Time to formalize informal learning
During the past quarter century, corporate training has gone through several major shifts.
The 1980s and early 1990s were the era of the corporate university. Companies created centralized training functions to develop employee skills in a wide range of professional and leadership areas. The economy was growing, so companies could invest in these learning organizations and support a long-term focus on employee development.
Then came the Internet and a decade of focus on e-learning. Companies purchased complex, employee-facing learning management systems and thousands of online courses. Corporate universities drifted into federated learning organizations with teams scattered around the enterprise.
We are now beginning a third era: the formalization of informal learning.
This shift is a result of a tremendous need to reduce costs, the proliferation of networking and mobile devices, young and always-connected employees and the ability to store and search massive amounts of content easily. Added to this is the investment many companies recently have made in integrated talent management and an emphasis on managing four generations of workers.
In this new era, corporate learning is employee-directed, continuous, person-to-person and requires new tools and technologies. Much of learning is based on informal methods, including on-demand resources, simulations, social learning and embedded learning.
As in the e-learning era, technology plays a big role. Today, approximately 175 million people are on Facebook, and more than 40 million professionals are on LinkedIn. There are more than 1 billion cell phones in the world. Companies commonly use blogs and wikis and portals for quick and easy access to resources.
While learning and development executives still are responsible for building high-powered professional, technical and leadership programs, they’re also now the stewards and architects of a vast range of informal learning tools and resources.
Formal training still is appropriate for portions of some learning programs, but informal training is becoming much more predominant. Besides being more cost and time efficient, informal learning also supports how most learning takes place. Corporate managers estimate that approximately 20 percent of job-related learning occurs through formal, traditional training, while 80 percent occurs informally or on the job.
If we are to stay relevant, learning professionals must formally consider informal learning when doing strategic planning. Rather than being an afterthought or addendum, informal learning should be near the top of the planning process.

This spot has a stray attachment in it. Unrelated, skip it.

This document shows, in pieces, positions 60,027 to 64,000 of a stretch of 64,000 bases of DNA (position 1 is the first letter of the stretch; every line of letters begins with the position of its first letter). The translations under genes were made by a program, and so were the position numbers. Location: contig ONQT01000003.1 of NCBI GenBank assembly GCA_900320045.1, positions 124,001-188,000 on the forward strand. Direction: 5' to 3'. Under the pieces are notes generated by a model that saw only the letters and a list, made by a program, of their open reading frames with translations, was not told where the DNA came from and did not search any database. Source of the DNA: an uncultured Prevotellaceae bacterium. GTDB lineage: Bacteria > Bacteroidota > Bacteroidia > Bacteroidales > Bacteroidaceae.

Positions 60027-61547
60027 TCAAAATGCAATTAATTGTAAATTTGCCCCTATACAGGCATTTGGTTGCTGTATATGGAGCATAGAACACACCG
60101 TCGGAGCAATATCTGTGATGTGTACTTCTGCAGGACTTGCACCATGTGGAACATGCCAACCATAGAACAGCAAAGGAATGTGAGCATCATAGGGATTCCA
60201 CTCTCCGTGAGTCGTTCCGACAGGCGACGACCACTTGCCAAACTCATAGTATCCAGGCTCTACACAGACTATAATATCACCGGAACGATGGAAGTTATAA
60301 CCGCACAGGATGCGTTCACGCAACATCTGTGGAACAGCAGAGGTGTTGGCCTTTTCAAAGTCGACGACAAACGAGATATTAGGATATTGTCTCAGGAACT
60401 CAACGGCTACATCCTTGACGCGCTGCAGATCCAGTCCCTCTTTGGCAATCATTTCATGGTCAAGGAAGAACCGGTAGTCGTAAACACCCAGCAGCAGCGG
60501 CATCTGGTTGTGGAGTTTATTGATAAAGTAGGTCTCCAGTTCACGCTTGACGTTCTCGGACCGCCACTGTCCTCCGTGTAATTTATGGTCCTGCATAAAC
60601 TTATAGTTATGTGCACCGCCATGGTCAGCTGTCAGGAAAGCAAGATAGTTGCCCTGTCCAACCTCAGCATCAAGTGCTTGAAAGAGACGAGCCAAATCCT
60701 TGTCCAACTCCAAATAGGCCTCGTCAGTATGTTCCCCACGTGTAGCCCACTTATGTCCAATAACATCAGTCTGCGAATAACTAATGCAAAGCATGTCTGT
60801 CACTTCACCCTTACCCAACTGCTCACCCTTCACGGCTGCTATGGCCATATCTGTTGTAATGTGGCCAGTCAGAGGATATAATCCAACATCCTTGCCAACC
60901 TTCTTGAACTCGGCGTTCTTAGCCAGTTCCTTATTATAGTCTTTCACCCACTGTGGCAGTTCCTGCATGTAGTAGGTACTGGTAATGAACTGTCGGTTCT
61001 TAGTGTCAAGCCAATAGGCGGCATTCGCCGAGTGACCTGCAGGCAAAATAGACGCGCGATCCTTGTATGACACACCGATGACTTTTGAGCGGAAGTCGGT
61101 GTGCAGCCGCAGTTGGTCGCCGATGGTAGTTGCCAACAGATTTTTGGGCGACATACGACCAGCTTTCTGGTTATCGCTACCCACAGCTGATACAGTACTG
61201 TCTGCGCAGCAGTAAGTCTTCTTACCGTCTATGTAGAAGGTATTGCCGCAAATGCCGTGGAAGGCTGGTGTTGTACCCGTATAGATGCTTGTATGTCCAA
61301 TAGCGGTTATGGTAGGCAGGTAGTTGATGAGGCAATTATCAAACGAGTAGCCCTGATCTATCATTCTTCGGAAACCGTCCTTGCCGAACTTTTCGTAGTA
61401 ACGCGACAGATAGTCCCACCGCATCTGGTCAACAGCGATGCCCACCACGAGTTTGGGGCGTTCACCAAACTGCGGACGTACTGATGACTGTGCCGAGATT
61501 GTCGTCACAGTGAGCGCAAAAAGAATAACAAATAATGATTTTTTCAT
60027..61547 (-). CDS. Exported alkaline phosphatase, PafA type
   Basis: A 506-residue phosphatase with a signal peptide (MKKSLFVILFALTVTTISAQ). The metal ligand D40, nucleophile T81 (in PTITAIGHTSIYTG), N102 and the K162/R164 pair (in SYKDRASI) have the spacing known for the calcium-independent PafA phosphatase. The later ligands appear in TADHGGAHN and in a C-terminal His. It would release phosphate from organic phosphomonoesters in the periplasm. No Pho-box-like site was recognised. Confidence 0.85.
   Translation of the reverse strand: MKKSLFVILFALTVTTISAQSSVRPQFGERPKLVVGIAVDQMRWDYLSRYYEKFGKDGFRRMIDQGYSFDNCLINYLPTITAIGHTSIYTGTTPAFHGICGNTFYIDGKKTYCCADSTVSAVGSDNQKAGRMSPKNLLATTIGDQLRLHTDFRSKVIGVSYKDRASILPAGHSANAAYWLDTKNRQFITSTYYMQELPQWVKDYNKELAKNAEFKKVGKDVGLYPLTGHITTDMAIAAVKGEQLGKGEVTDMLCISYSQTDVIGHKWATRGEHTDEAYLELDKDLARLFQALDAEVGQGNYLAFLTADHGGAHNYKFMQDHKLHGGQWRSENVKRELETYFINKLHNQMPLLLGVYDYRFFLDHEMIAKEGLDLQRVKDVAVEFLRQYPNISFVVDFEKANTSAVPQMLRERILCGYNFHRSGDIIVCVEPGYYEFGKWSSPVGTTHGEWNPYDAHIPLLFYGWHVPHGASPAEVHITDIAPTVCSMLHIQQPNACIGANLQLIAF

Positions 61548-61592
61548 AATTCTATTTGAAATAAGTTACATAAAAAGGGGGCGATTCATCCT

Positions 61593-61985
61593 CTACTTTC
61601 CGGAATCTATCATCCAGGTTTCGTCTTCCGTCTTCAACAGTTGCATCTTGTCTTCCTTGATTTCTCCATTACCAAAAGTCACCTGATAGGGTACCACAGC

Consider a high-powered new sales training program Bersin & Associates evaluated for one of the world’s fastest-growing technology companies. The program includes technical education, performance support, a series of communities of practice and a heavy focus on management coaching. These learning approaches come together to form an integrated, high-performance sales development program designed to bring formal, informal and self-directed learning together.
Bersin & Associates recently published the Enterprise Learning Framework, a graphical view of what the modern training organization looks like in light of the big shift to informal learning. The chart shows the six learning areas on which learning organizations should focus:
2. Audiences and problems.
These areas aren’t new, but we do need to think about them differently in the era of formal informal learning. As you formalize informal learning, you must think about these areas as an integrated whole and consider each when doing program planning.
If it all sounds a little overwhelming, particularly in these difficult economic times, take heart. Formalizing informal learning can be achieved without spending a lot of money. If we think like architects and bring together the elements of learning we already know, we can lead this new wave of corporate training and help our organizations become more competitive than ever.
Research clearly shows that enduring organizations have built a strong set of formal and informal learning processes, all supported by many elements of a learning culture. As leaders of corporate training, we must go beyond the classroom and e-learning catalog and embrace this new era.